September 10, 2018 at 12:38 pm #154160
No, polarity does not matter connecting them to the DW10.
By chance are you using the Sensors Test feature on the GC3? As an aside we have noticed severe inconsistency with the Sensors Test feature in the past on the GC3 panel.
The best way to test sensors is to test under normal alarm conditions. Place your account on test mode with the central station if you have 24/7 monitoring, and then arm your system.
Trip the sensors by tapping with the screwdriver handle on the pane. If the sensors learned in via activation this way and are programmed as Loop 1, you should have no problem activating them.September 10, 2018 at 1:01 pm #154170
Good to know on polarity.
Can’t remember the exact sequence but it’s with the the “walk test”. I’ll check when I get home. Hopefully thats the case.
No, I learded it by tampeing the DW10s.September 10, 2018 at 2:22 pm #154190
Yes, Sensors Test and Walk Test are the same function.September 10, 2018 at 3:16 pm #154209
Is learning the sensor by tampering the DW10 different than learning it by triping?September 10, 2018 at 3:44 pm #154210
The process is functionally the same. You just need to make sure you select the correct loop number for that sensor.September 11, 2018 at 10:21 am #154293
I put the system in test mode yesterday. I still cant get either one of the glass break sensors to trip.
Does the fact that if I disconnect the piezo from the DW10, I get a sensor open status on the GC3 mean anything? Same if I tamper the DW10, I get a glass break sensor tamper message.September 11, 2018 at 10:41 am #154301
Does the fact that if I disconnect the piezo from the DW10, I get a sensor open status on the GC3 mean anything?
That would indicate that the sensor should be programmed correctly. As a normally closed circuit, opening it by disconnecting the wires should trip the sensor.
Is the glass you are testing laminated?
Can you post a photo of how you have the 5150 sensor installed on the window?September 11, 2018 at 7:09 pm #154412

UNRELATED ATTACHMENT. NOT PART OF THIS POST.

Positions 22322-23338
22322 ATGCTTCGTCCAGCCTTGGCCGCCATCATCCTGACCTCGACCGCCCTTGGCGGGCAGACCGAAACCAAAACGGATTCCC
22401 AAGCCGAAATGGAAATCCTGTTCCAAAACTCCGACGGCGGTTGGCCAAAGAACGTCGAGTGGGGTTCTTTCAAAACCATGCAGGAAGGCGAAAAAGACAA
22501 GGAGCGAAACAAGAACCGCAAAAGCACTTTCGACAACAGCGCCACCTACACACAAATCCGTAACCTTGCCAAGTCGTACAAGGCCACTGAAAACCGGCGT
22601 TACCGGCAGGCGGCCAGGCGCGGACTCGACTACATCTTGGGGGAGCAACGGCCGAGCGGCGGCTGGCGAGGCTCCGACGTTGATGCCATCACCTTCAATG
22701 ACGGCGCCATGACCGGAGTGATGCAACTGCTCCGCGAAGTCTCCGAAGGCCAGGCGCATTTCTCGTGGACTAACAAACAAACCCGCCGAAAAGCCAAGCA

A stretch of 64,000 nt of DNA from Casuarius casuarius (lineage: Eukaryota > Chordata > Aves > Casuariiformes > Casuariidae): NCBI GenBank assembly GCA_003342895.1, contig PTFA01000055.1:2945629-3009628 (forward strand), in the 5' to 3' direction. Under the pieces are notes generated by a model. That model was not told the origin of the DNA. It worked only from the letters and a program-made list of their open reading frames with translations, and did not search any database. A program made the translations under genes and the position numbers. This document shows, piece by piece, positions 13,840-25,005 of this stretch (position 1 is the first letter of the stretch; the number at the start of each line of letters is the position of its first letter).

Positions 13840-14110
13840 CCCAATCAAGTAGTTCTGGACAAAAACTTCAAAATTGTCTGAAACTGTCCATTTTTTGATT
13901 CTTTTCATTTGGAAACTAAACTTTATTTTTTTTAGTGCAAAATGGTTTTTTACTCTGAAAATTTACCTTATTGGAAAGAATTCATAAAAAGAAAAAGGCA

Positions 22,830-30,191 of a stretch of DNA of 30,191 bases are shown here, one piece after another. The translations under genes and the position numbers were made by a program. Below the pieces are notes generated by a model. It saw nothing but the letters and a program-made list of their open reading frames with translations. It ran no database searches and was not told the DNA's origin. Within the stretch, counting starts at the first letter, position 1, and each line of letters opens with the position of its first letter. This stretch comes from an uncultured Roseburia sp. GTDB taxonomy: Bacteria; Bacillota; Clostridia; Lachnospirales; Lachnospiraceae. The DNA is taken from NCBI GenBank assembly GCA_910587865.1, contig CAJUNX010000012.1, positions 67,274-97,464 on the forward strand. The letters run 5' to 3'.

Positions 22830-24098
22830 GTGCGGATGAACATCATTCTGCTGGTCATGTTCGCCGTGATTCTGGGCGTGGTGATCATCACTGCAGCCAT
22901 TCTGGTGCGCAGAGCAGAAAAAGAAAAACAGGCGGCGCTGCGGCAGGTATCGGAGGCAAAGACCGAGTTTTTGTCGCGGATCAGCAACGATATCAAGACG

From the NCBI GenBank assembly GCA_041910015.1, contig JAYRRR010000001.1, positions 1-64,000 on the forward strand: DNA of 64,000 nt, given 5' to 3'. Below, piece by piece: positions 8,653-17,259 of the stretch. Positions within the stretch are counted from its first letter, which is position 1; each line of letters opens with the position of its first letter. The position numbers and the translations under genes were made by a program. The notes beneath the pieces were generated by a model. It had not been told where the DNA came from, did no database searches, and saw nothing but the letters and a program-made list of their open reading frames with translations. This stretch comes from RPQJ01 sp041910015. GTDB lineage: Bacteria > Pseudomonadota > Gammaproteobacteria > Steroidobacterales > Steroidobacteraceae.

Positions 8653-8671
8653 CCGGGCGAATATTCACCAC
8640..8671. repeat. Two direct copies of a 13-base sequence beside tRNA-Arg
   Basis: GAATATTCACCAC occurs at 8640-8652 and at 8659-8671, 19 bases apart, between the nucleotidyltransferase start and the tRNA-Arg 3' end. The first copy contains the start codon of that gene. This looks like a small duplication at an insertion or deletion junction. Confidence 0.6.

Far as I it’s just a standard sliding door made by Milgard. Here’s two pictures of the installations.
Attachments:September 11, 2018 at 8:58 pm #154421
Here’s the other picture.
Attachments:September 12, 2018 at 9:03 am #154463
Just out of curiosity, how were the wires spliced? You mentioned you soldered them. Are the soldered leads individually wrapped with tape then taped together? If there is bare metal touching under the tape from one lead to the other then the circuit is shorted and cannot open unless you physically disconnect the wires from the sensor. I would check this first.September 12, 2018 at 9:46 am #154472
Wires are shrink wrapped individually then together.September 12, 2018 at 5:45 pm #154551
Unless the wires are shorted the sensors should be functional based on what I see.
How forcefully are you tapping on the window? Obviously it doesn’t take too much force, but it is certainly possible to tap too lightly.
Try tapping near the sensor as well instead of the opposite corner, just to verify that you have functionality.
Note that it looks like chime is turned off for both of those sensors, just in case you are trying to test while the system is disarmed.September 24, 2018 at 11:24 am #155924
So I had sometime this past weekend to do some testing. This is what I found:
As mentioned by Jason on a previous post, the piezo is a normally closed sensor. When it is tripped it opens and triggers the alarm.
Both of the sensors I have, while disconnected can be triggered on the bench by a light tap. It was confirmed by checking continuity with a Fluke meter. This leads me to believe that it is not a wiring issue with the piezo.
If I then reconnect and then disconnect it to the DW10, I get an open message on the panel. This leads me again to believe that they are configured correctly.
The issue is when the piezo is connected to the DW10 it does not trip no matter how light or hard I tap or hit it (I actually broke one).
Have you guys actually tried one on the GC3?
Any other suggestions?September 24, 2018 at 12:03 pm #155932
Have you guys actually tried one on the GC3?
Any other suggestions?
Yes, I can confirm there are no issues. If the wired shock sensors themselves function properly, there is no reason the sensor should not work aside from:
1. Programming issue
2. Wiring short/resistance
3. DW10 or 5150 sensor malfunction
What is the resistance value you see when the sensor is at rest and what does it jump to when triggered?
As far as sensitivity goes you can typically get one to go off by even just holding the shock sensor by the wire and flicking it with your fingernail. Does it work if it is done this way?
To test the DW10, just take a set of leads that plug into the DW10 and hold the exposed wires together, then pull them apart. Does the state of the zone change when you just close and open the circuit manually like that?September 24, 2018 at 11:11 pm #156046
I’ve attached a couple of more pictures of how this particular sensor is programmed.
Resistace is around 13.6 ohms
I have tried 3 different DW10s and 3 different 5150.
Didn’t get a chance to flick it, but will.
Not sure what you mean. The connector to the DW10 is a plug.
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